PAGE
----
Having practiced some mindfulness myself, I can say that it is very calming. I find that it’s most useful for me first thing in the morning. I take my coffee outside to my back garden and watch the birds or close my eyes and feel the breeze on my face. It’s an important start to my day as it puts me in a good mood and makes me feel like anything is possible.
Mindfulness can be an important tool in your self-care arsenal as it helps to relieve stress and alleviate feelings of panic. As those of you who have the ‘Calm’ app on your phone may know, ‘A ten-minute meditation is the 1% of your day that uplifts the other 99%’. Try to fit 10 minutes of mindfulness into your day or use it whenever you feel your stress levels rising. You’ll be amazed at the results.
Write it Down
When you’re suffering from depression, it can be easy to feel overwhelmed with feelings of sadness and thoughts that you’re not good enough. It can also be hard to talk about the way you are feeling with other people. For some of us, admitting to a mental health issue still feels taboo and can make us feel like it’s something to be ashamed of or something that we’ve failed at in life. It’s not, but we still can’t help how we feel.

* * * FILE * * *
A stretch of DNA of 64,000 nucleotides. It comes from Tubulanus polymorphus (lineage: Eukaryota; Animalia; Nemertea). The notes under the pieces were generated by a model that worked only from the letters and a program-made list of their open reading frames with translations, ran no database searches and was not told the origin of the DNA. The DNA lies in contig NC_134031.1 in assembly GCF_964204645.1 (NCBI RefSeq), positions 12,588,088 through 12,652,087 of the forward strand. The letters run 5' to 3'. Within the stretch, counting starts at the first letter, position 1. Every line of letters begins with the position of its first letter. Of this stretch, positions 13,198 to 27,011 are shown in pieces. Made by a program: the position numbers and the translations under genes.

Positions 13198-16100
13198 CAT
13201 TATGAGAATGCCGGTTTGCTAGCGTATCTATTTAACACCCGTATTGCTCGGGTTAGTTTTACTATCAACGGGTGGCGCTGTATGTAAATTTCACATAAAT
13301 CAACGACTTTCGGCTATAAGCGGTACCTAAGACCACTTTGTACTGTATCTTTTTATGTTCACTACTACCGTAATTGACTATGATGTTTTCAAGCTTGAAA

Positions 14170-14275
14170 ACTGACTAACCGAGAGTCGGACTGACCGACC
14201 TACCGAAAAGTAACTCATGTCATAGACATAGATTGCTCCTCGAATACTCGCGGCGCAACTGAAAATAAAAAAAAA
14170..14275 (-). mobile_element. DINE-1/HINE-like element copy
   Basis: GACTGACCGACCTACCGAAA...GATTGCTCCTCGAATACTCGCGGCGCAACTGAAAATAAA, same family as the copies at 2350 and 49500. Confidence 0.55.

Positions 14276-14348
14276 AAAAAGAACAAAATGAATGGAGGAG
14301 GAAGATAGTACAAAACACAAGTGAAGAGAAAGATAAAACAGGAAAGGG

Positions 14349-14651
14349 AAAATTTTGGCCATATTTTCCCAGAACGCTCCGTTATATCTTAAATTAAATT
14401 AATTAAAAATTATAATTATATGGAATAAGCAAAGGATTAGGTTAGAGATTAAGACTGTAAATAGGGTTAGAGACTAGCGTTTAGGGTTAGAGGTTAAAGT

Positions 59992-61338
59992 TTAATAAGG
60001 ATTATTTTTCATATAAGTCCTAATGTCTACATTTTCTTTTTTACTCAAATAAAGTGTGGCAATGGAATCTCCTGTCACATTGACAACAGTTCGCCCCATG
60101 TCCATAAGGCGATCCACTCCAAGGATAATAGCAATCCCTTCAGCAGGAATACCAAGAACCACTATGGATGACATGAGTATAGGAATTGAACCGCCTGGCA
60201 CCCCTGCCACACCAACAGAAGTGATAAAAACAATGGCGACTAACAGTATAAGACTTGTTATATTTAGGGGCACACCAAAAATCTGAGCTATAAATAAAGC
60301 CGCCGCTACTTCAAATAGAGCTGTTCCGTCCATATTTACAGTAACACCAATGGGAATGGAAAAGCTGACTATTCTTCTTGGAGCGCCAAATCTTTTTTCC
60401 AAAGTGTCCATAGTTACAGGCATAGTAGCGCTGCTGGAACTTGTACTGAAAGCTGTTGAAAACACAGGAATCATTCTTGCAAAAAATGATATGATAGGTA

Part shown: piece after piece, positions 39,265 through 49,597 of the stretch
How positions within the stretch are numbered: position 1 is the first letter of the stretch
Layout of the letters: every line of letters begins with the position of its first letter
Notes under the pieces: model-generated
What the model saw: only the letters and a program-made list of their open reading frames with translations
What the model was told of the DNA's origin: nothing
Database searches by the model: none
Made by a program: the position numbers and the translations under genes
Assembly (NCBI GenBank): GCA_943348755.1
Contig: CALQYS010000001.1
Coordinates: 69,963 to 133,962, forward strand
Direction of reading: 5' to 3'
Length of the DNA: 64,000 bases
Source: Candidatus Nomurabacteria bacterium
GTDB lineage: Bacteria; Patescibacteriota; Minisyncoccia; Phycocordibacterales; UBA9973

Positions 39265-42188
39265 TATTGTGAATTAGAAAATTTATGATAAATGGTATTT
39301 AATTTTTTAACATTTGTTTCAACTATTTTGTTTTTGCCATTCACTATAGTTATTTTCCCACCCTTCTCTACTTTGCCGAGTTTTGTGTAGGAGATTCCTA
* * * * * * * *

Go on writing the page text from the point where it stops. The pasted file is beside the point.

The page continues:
If you’re struggling with your emotions and don’t feel able to talk to someone then try writing it down instead. The act of putting pen to paper and writing out the feelings and thoughts that are weighing you down really can be beneficial for your health. Just getting it on paper and out of your head will help to lift some of the weight from your shoulders. It could also be easier for you to show someone what you’ve written rather than having to say the words outloud.
Asking for help when you’re struggling can be very difficult so please use whatever form of communication you can to get your thoughts out of your head and try to share them with someone else if you can. Above all, if nothing seems to be working for you then please, please contact your GP and get some help. You have nothing to be ashamed of and they will help you to get the treatment and support you need.
Spend Time With Supporters
There’s nothing worse than feeling bad about yourself and having all of your faults highlighted or picked upon by a friend or family member. Like it or not, nearly everyone has someone in their lives that makes them feel as though, whatever they do, it’s just not good enough. Why do they do it? Is it to make themselves feel better about their own failures? Is it general nastiness? Or is it just a complete lack of empathy or self-awareness? Who knows?